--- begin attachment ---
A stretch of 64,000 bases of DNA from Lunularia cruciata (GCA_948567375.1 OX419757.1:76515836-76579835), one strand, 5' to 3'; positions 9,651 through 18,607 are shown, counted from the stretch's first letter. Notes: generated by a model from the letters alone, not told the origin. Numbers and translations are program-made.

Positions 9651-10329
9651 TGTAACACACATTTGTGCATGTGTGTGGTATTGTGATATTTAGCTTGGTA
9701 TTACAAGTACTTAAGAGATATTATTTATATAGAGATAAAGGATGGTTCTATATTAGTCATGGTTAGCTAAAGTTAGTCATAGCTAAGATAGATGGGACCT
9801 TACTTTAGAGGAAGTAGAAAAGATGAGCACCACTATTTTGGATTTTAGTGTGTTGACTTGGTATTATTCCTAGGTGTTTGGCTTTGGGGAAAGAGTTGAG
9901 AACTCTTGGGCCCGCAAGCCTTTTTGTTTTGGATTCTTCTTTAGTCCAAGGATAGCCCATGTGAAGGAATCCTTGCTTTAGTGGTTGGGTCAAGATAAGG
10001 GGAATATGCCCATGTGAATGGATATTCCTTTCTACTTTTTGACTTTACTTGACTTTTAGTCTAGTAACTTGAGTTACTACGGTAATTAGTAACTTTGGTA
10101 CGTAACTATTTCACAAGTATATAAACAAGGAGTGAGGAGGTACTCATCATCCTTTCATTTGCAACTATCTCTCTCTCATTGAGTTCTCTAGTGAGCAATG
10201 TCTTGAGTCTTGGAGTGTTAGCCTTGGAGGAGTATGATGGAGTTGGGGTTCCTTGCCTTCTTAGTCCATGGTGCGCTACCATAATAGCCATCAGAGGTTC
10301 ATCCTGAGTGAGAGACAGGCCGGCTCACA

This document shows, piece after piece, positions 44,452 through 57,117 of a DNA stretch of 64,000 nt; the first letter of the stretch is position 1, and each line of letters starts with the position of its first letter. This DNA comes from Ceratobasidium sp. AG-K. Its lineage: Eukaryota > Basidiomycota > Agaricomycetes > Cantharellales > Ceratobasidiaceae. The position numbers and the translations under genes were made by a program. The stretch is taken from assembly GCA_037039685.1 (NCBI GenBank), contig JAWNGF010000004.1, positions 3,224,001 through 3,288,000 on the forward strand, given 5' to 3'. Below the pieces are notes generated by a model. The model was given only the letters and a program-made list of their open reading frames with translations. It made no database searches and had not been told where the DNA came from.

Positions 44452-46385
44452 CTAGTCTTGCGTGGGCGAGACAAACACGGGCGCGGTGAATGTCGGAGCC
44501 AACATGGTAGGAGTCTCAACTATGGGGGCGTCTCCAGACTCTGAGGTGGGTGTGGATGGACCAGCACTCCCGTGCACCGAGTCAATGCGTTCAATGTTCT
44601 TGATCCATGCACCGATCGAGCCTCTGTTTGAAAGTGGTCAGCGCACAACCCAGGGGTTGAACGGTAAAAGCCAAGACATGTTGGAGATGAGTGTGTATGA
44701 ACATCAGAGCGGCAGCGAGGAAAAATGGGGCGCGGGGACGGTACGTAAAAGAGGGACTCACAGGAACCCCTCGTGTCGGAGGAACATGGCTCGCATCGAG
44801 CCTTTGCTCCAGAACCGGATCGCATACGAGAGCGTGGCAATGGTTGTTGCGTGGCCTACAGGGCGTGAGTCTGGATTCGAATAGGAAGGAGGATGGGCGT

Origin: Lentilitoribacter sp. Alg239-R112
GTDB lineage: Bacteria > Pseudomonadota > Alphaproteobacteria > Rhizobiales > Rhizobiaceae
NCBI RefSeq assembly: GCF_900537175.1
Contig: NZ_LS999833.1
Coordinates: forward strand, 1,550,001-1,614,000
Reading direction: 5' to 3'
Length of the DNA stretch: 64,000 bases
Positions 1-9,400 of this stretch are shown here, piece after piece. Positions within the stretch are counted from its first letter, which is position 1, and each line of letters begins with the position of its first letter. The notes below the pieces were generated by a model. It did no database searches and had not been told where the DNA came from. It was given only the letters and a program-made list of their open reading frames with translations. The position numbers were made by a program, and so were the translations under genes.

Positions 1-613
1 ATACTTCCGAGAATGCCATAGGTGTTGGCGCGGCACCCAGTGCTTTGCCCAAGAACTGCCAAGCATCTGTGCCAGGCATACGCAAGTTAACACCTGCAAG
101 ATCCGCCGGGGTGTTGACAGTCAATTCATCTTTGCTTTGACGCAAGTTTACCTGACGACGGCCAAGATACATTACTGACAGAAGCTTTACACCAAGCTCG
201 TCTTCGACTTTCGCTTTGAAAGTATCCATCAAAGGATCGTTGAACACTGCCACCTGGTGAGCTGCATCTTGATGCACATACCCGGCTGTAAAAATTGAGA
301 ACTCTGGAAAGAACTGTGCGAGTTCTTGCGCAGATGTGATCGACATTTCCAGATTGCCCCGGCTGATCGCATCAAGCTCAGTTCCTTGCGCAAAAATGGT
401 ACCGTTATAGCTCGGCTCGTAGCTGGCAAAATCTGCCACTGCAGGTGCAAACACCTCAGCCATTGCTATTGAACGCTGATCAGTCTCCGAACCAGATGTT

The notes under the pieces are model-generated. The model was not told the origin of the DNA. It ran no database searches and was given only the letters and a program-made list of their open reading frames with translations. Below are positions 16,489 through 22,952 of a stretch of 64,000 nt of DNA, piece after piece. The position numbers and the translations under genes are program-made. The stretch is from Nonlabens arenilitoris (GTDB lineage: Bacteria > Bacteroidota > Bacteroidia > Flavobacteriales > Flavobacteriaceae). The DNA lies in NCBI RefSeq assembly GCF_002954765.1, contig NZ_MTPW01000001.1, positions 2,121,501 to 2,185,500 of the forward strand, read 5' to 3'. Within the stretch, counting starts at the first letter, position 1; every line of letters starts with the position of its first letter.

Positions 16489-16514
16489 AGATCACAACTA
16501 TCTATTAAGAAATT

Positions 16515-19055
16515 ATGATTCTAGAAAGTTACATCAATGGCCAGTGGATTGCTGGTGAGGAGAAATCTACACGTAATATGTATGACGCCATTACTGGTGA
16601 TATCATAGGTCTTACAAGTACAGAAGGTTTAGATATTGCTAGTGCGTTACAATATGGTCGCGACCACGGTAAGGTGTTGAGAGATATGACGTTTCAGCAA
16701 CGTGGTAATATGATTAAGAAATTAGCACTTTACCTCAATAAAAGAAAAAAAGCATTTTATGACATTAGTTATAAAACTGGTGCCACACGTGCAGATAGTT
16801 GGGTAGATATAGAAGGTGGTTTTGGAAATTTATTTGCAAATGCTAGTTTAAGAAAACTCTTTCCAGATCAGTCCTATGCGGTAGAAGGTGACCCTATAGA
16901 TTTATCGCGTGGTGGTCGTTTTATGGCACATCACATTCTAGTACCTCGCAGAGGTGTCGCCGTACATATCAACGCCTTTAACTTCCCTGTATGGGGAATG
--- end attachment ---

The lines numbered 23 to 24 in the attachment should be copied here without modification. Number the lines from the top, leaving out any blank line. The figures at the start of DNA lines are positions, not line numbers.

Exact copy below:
Reading direction: 5' to 3'
Length of the DNA stretch: 64,000 bases